Paris said his success and speed is to be attributed to Farr Yacht Design, of Annapolis, Md. The Kiwi Spirit includes a number of specific design features, such as:
The boat took 44,000 man hours to build, according to Lyman-Morse, and its interior will change between this year and next November, when the race around the world begins.
"It's been a good project, beginning in May 2011, " said Lyman-Morse designer Jason Ellis.
Paris has scheduled a year for himself to get prepared for circumnavigation, a year that includes regattas and distance racing, including the Marion Bermuda Race, the 2012 ARC Rally from the Canaries to St. Lucia and the RORC sponsored Caribbean 600. For that, Kiwi Spiritwill be finished with a cruising interior with the understanding that certain components will be removed for solo circumnavigation.
Phase I accommodations include three cabins with owner’s stateroom aft, two guest cabins (one equipped with bunks and the other with a double berth) and three full heads with separate showers. A large galley amidships is outfitted with 2 top loading refrigerator/freezers, two deep and wide sinks, and gimbaled electric stove. Both salt and fresh water is plumbed to the galley via foot pumps. During circumnavigation, the interior will be stripped, although the salon, navigation station, galley and one head are to remain unchanged. Heavy equipment such as air conditioning units and generators will be removed. Forward berths, head and aft stateroom will be removed. The salon settees are designed to function as sea berths.
“I have not tried to design this boat but merely indicate my preferences and questions and wishing to share ideas from my reading and to know enough to ask questions,” said Paris. “I was drawn to Lyman-Morse because I knew Cabot has completed close to two circumnavigation and is still out there cruising in far away destinations. And because LM team is staffed with serious bluewater and America’s Cup sailors, I knew they would not only be game but are also on their game when it comes to my mission.”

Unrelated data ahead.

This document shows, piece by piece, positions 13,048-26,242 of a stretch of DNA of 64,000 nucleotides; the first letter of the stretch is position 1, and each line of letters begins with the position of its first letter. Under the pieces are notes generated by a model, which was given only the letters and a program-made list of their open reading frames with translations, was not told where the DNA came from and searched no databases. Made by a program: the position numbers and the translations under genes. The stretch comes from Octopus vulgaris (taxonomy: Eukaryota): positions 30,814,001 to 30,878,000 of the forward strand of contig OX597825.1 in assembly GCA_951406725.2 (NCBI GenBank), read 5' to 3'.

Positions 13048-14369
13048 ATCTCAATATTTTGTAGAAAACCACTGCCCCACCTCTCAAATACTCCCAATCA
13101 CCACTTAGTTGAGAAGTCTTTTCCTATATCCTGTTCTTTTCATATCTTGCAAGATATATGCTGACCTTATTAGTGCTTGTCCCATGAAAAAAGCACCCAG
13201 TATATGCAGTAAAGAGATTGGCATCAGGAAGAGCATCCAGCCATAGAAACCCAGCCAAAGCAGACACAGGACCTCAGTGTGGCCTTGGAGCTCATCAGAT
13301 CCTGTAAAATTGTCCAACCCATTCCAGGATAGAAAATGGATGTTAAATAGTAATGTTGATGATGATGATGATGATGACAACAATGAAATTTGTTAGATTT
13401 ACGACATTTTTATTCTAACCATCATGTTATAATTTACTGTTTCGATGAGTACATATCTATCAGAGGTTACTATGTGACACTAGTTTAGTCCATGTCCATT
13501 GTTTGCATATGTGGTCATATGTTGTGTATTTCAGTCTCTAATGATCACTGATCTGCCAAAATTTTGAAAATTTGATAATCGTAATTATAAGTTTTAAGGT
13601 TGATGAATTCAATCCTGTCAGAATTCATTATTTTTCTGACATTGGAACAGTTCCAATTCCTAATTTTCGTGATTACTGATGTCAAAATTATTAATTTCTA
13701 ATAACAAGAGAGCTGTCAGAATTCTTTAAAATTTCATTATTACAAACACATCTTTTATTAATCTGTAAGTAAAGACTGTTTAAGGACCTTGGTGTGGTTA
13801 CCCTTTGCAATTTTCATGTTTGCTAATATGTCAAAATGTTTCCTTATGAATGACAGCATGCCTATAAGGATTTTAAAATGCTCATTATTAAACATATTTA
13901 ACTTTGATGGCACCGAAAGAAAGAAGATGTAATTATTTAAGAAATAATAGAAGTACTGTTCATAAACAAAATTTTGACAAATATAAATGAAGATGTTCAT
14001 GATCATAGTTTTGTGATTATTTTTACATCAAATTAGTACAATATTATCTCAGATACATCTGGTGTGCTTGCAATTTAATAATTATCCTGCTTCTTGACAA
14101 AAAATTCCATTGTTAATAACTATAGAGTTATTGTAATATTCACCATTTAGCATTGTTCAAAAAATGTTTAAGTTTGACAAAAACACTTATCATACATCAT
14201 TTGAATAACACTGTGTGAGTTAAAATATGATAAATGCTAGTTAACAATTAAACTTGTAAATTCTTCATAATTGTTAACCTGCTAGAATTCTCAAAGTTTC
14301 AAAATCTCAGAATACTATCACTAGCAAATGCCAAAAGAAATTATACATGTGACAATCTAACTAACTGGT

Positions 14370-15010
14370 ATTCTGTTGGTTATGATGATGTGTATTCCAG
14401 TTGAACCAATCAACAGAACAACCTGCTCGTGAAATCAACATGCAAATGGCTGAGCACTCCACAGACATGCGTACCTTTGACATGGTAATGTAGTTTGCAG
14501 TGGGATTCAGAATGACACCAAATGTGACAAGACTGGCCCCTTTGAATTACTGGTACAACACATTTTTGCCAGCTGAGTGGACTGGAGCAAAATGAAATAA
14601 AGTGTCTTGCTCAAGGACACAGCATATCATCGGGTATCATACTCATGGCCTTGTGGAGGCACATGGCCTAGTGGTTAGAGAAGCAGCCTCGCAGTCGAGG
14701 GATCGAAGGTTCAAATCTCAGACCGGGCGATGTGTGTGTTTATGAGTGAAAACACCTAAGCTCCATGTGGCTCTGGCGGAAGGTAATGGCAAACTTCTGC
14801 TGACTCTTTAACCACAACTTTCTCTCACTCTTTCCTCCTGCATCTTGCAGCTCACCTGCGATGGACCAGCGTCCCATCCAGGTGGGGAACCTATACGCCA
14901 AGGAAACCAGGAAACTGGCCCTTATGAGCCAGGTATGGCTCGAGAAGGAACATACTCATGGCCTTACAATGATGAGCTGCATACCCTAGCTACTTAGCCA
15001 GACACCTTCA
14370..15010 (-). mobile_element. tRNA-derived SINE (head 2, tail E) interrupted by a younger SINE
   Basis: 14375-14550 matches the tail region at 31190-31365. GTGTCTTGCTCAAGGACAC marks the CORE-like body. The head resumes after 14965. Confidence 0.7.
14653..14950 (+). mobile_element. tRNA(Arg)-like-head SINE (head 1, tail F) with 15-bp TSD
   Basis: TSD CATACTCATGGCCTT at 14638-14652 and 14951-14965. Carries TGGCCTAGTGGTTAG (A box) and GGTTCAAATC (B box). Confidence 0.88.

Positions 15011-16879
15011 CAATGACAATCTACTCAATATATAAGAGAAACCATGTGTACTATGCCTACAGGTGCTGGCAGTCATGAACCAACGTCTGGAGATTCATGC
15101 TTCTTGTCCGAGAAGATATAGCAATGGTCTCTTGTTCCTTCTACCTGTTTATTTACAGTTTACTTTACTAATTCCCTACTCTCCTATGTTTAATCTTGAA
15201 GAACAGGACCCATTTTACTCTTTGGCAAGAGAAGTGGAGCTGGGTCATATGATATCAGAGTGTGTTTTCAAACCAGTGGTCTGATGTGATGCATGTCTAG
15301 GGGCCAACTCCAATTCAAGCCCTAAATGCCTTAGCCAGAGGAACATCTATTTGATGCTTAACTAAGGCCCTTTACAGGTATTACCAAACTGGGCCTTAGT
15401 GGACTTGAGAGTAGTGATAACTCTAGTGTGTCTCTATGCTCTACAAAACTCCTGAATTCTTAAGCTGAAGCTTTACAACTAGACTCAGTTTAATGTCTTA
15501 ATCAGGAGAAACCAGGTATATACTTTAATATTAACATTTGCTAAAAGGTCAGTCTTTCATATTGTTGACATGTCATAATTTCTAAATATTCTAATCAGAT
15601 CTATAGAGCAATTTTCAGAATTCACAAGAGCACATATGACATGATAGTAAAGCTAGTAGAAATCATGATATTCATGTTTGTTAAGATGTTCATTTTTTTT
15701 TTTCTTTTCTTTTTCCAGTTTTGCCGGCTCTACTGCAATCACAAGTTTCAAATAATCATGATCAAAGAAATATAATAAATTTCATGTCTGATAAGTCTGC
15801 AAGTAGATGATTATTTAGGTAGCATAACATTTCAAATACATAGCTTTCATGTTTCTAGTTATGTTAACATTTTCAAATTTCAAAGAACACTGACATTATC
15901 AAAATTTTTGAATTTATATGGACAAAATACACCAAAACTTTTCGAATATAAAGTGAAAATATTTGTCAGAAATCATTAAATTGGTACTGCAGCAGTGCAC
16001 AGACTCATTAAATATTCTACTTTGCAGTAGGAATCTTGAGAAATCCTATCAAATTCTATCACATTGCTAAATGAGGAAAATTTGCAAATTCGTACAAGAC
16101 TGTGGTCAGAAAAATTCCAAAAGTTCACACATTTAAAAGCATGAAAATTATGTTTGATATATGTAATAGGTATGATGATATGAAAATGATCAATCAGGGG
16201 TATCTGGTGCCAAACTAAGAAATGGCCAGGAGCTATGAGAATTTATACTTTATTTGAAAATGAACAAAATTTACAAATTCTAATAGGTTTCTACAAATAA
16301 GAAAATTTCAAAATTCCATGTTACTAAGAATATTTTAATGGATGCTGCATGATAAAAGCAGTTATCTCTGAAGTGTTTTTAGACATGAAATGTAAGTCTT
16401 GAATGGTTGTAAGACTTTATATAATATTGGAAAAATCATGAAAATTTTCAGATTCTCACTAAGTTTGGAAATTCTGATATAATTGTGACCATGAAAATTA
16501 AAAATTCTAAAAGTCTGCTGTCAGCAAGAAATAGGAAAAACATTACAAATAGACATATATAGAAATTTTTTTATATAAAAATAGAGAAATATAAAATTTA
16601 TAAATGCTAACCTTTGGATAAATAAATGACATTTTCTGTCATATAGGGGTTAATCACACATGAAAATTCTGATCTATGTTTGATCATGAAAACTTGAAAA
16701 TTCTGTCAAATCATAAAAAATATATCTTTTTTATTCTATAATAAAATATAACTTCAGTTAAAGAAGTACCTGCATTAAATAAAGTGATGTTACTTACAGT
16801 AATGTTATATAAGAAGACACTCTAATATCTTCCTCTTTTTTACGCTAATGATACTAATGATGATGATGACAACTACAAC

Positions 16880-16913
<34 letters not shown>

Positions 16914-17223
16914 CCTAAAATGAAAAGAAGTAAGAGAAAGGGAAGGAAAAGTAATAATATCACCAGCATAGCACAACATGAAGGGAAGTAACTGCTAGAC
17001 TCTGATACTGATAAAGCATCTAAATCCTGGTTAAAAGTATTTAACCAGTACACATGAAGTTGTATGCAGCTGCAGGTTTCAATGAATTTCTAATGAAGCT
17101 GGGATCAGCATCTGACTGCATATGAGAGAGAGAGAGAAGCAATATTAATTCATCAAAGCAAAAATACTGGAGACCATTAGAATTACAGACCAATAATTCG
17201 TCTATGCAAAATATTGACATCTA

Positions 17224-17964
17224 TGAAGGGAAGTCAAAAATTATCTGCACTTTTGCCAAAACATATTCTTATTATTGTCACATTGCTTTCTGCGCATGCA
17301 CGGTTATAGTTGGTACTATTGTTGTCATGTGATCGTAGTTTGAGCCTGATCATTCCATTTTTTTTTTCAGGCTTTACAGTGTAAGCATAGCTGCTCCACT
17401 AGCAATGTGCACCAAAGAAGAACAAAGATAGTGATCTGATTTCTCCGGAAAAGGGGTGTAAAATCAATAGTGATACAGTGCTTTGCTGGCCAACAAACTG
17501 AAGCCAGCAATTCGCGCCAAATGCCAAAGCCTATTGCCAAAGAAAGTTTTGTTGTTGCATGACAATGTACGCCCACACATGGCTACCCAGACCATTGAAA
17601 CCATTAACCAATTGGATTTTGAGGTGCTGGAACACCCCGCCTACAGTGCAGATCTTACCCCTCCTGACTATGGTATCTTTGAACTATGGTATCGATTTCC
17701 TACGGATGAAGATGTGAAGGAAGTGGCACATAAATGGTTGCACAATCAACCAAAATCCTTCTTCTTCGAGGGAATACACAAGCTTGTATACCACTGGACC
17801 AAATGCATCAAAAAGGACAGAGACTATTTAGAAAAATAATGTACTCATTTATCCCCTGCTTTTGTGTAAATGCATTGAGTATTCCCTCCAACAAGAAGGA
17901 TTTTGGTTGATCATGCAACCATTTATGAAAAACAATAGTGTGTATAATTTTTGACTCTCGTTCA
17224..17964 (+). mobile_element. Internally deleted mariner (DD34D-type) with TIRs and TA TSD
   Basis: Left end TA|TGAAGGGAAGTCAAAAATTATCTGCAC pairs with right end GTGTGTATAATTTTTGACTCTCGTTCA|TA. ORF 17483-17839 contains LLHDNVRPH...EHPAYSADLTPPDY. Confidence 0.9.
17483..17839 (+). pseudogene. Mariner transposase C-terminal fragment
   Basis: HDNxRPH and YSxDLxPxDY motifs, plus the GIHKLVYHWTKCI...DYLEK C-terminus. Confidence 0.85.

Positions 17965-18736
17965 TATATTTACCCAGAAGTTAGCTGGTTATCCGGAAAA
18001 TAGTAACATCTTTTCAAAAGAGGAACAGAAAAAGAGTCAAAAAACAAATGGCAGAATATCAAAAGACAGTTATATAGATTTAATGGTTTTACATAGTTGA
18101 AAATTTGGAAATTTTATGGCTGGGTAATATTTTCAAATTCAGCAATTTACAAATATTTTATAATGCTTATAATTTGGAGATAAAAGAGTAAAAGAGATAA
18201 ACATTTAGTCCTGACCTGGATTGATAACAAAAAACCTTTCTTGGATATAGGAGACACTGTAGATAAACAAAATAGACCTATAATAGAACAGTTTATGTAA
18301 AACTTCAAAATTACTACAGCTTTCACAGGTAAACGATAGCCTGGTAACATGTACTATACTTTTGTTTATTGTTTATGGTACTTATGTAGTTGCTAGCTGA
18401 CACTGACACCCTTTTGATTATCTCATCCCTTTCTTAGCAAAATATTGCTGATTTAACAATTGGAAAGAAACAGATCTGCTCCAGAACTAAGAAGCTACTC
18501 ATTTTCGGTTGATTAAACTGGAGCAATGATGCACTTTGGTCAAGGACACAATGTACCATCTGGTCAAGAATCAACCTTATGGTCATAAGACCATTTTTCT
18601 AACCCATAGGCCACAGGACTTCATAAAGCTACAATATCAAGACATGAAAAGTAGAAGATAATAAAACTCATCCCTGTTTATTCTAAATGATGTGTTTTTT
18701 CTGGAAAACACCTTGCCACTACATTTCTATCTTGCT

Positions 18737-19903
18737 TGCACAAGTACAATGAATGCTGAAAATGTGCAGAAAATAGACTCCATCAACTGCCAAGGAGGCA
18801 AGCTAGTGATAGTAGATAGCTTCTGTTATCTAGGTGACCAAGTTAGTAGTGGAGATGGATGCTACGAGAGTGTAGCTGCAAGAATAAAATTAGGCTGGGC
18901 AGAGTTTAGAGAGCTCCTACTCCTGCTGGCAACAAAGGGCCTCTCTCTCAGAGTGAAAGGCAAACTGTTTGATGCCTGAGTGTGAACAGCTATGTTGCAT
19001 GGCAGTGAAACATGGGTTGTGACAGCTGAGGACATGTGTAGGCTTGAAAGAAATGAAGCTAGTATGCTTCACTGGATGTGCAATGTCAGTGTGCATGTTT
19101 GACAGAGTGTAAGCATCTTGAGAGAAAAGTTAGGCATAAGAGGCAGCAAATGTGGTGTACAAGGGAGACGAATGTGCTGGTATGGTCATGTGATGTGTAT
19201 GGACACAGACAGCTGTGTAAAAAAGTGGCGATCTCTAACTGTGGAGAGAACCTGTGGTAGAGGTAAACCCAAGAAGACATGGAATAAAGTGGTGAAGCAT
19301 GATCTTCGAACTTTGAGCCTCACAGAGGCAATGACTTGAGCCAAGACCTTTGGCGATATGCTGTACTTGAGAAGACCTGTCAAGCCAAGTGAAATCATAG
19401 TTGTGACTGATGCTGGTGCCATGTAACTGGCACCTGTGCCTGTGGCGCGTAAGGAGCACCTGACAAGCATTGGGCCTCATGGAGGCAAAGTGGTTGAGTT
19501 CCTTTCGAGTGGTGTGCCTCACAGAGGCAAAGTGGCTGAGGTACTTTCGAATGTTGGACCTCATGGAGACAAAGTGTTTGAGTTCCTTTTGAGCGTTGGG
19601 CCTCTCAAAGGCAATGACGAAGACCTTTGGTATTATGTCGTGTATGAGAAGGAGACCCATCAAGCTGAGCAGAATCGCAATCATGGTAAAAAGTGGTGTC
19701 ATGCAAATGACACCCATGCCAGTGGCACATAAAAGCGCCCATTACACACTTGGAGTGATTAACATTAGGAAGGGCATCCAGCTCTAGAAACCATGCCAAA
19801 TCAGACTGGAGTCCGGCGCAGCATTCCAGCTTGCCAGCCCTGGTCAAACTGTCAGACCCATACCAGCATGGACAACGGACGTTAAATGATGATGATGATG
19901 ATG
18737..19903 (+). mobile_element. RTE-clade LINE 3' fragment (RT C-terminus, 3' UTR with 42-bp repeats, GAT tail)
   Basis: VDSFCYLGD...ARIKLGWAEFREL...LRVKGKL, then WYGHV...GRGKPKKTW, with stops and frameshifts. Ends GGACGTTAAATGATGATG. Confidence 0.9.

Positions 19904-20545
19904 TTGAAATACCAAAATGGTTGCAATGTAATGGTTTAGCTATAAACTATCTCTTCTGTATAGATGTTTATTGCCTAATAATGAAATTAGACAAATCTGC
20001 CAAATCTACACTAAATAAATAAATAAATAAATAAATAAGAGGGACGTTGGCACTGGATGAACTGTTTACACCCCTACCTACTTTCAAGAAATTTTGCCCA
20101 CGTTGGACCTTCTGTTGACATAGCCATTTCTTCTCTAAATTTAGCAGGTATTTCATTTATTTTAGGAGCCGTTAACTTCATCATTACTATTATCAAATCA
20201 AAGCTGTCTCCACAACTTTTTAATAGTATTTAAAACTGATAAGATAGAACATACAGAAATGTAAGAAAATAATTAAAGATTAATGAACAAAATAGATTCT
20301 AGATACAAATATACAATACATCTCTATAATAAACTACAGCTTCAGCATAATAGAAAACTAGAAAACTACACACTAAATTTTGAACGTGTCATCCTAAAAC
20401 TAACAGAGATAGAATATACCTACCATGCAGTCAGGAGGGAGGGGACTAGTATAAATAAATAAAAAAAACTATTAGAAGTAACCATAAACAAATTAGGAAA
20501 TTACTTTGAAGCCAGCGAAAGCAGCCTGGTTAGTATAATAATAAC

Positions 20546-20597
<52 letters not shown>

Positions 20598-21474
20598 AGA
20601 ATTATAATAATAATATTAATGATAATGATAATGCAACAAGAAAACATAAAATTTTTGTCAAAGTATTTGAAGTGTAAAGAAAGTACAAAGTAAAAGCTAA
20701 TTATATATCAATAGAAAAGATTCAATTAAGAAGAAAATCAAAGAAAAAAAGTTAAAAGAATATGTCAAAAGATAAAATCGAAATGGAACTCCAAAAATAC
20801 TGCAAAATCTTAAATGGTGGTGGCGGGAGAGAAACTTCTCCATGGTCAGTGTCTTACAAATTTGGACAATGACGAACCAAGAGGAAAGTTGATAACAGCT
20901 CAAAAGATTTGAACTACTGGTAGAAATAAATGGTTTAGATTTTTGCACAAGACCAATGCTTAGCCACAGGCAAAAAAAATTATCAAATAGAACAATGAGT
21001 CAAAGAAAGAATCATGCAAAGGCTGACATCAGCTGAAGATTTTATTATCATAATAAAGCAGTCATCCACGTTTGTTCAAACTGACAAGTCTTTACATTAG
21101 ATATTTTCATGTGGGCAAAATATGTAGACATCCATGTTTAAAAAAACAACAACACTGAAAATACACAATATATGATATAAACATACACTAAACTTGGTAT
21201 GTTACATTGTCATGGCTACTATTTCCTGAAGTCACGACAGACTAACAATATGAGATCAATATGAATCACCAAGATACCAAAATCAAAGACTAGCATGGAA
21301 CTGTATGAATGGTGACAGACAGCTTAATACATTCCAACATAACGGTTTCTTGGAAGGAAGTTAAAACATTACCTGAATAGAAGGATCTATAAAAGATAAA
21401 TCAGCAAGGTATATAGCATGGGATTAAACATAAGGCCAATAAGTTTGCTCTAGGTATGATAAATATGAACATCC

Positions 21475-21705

And when he returns from circumnavigating the globe, the Kiwi Spirit will undergo another transformation, this time to "a family-style cruising yacht for Paris’ more leisurely cruising aspirations," said Lyman-Morse.
And why is he doing this?
Paris says in his blog: "This is the toughest question to answer and there is no one answer. I have three answers: First, I have always sought out and lived adventurously. Life is not without risk, be it in business or pleasure. I do what I can to live a full life and to minimize the risks.Kiwi Spirit has a number of life saving ideas and technology aboard and I will share these with you. Second, my life has been in the “footsteps of heroes” and I honor them by following them, and where possible exceeding what they achieved – as they would wish. Third, because I love the sea - I enjoy gales and even storms for the challenges and the exhilaration they provide - and for the fine weather that follows."